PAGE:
What changes occur in the epithelium of the mammary gland of a pregnant patient to prepare for lactation?

epithelium of intralobular ducts proliferates and differentiates into milk secreting cells;

they form secretory alveoli within the lobules (still lined by simple cuboidal epi)

127

what happens due to increase in estrogen during the uterine cycle with respect to the PREGNANT mammary gland? increase in progesterone?

estrogen stimulates duct proliferation
progesterone stimulations secretory alveoli growth

128

What happens to adipose tissue and CT in the pregnant mammary gland?

the amount decreases due to growth of secretory alveoli

129

What causes breast enlargement in a pregnant patient?

proliferation of ductal and alveolar cells, hypertrophy of secretory cells, accumulation of secretions in alveoli

130

What is the difference (histologically) between a lactating and a proliferating (pregnant) mammary gland?

the lumen of secretory alveoli dilate due to accumulation of milk in the lactating gland

131

describe the epithelium of alveoli and intralobular ducts in the lactating mammary gland

simple cuboidal + myoepithelial cells

132

what do the secretory cells of the alveoli of the mammary gland contain?

lipid droplets + milk protein-containing secretory vesicles

133

How are milk proteins released from the mammary gland?

via merocrine secretion

134

How are lipid component of milk released from the mammary gland?

via apocrine secretion: individual lipid droplets coalesce and pass to apical region of the cell where they are released with some plasma membrane and cytoplasm

135

What does the first milk/colostrum contain?

more proteins, fewer lipids than actual milk
also release secretory IgA and IgG

(it is the milk released by the alveoli in the first few days after birth);

136

What is the effect of secretory IgA and IgG released from the mammary glands?

it provides passive immunity to the newborn

137

what produces secretory IgA and IgG?

produced by plasma cells

138

What inhibits the release of prolactin during pregnancy?

Estrogen/progesterone

139

when is the release of prolactin stimulated? what does prolactin cause?

after birth; stimulates production of lipid-rich milk

140

What does a baby sucking on the mother's breast cause?

neural hormonal reflex for oxytocin release from the neurohypophysis which stimulates myoepithelial cell contraction of the alveoli and lactiferous ducts leading to the ejection of milk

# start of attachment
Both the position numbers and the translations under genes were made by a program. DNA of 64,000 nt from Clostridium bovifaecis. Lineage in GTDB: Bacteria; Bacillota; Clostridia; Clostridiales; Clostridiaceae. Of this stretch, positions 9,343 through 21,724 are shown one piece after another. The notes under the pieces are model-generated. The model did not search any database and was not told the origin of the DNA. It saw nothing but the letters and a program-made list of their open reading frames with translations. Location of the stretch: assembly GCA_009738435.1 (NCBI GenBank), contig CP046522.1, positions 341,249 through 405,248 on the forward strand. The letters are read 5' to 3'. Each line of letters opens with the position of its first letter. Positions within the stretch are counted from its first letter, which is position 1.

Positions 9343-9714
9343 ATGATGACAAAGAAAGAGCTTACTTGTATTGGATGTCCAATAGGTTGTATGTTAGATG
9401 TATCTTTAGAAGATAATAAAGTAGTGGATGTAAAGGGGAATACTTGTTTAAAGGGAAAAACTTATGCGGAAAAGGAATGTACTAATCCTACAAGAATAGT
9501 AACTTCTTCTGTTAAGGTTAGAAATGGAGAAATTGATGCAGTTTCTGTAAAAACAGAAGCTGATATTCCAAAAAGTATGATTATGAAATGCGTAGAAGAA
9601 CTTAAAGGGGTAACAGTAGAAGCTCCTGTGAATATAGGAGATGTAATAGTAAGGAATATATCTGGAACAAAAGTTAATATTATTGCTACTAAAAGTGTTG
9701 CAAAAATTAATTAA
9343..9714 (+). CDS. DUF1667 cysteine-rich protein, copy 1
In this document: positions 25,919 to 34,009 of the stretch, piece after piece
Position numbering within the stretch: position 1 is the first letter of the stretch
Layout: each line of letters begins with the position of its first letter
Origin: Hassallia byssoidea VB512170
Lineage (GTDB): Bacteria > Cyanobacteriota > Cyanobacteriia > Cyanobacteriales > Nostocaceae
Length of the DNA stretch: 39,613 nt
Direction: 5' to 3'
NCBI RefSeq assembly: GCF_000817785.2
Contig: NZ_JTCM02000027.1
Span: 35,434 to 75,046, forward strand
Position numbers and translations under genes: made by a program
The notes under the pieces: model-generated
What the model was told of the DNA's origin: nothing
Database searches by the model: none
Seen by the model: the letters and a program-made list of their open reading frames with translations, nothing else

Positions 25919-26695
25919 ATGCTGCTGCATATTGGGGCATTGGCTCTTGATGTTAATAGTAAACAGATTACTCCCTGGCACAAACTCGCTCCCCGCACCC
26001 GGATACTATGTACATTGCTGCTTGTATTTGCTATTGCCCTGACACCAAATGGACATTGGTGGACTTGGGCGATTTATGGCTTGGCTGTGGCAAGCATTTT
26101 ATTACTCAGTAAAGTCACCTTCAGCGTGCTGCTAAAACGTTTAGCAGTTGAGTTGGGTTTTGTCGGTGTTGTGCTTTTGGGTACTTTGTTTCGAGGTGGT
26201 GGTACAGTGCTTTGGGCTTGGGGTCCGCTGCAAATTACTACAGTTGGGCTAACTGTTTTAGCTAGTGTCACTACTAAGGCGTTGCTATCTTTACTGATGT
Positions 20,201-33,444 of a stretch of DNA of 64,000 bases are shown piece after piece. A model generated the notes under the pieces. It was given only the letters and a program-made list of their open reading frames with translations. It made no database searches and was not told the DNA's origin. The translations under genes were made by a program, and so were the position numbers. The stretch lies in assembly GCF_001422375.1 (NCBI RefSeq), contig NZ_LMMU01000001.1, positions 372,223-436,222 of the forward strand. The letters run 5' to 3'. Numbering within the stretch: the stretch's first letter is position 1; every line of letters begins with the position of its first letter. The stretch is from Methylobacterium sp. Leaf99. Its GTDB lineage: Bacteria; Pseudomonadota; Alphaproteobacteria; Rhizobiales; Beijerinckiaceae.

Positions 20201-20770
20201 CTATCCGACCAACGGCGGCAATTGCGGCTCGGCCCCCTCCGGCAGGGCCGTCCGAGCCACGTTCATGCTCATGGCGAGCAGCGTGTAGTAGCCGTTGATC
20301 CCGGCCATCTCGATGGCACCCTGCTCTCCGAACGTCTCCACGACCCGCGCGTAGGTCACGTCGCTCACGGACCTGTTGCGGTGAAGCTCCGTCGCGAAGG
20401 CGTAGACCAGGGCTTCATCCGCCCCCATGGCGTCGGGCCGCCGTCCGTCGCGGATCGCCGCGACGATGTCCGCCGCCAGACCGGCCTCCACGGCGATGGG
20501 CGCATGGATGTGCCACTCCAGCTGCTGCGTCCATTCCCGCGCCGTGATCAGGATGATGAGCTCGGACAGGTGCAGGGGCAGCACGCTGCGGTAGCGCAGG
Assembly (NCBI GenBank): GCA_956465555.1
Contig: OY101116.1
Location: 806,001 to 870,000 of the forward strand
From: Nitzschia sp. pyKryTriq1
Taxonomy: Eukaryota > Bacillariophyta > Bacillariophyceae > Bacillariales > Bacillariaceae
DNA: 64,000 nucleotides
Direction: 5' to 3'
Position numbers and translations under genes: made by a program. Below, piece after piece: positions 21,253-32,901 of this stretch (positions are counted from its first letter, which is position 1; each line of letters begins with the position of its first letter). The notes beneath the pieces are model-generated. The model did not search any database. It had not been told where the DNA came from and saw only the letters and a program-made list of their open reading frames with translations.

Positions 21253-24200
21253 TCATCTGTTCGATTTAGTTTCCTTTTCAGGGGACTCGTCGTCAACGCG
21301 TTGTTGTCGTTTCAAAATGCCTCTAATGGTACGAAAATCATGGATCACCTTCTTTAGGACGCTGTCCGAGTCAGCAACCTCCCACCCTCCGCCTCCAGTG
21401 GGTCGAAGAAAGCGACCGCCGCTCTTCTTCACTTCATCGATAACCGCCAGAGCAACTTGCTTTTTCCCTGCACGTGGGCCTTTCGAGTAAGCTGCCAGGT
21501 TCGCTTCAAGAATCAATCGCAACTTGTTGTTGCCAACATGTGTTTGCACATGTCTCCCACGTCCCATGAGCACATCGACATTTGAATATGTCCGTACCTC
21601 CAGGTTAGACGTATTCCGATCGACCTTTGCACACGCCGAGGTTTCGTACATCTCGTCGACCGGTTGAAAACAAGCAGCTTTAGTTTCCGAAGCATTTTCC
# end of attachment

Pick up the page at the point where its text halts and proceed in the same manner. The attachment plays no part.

141

what happens to the mammary gland with menopause?

it atrophies/involutes

142

what is the difference between ductal carcinoma and lobular carcinoma?

they are both forms of breast cancer; ductal carcinoma involves the ductal cells, lobular carcinoma involves the terminal ductules

143

What happens to adipose tissue and CT in the pregnant mammary gland?

the amount decreases due to growth of secretory alveoli

144

What causes breast enlargement in a pregnant patient?

proliferation of ductal and alveolar cells, hypertrophy of secretory cells, accumulation of secretions in alveoli

145

What is the difference (histologically) between a lactating and a proliferating (pregnant) mammary gland?

the lumen of secretory alveoli dilate due to accumulation of milk in the lactating gland

146

describe the epithelium of alveoli and intralobular ducts in the lactating mammary gland

simple cuboidal + myoepithelial cells

147

what do the secretory cells of the alveoli of the mammary gland contain?

lipid droplets + milk protein-containing secretory vesicles

148

How are milk proteins released from the mammary gland?

via merocrine secretion

149

How are lipid component of milk released from the mammary gland?

via apocrine secretion: individual lipid droplets coalesce and pass to apical region of the cell where they are released with some plasma membrane and cytoplasm

150

What does the first milk/colostrum contain?

more proteins, fewer lipids than actual milk
also release secretory IgA and IgG

(it is the milk released by the alveoli in the first few days after birth);

151

What is the effect of secretory IgA and IgG released from the mammary glands?

it provides passive immunity to the newborn

152

what produces secretory IgA and IgG?

produced by plasma cells

153

What inhibits the release of prolactin during pregnancy?

Estrogen/progesterone

154

when is the release of prolactin stimulated? what does prolactin cause?

after birth; stimulates production of lipid-rich milk

155

What does a baby sucking on the mother's breast cause?

neural hormonal reflex for oxytocin release from the neurohypophysis which stimulates myoepithelial cell contraction of the alveoli and lactiferous ducts leading to the ejection of milk

156

what happens to the mammary gland with menopause?

it atrophies/involutes

157

what is the difference between ductal carcinoma and lobular carcinoma?

they are both forms of breast cancer; ductal carcinoma involves the ductal cells, lobular carcinoma involves the terminal ductules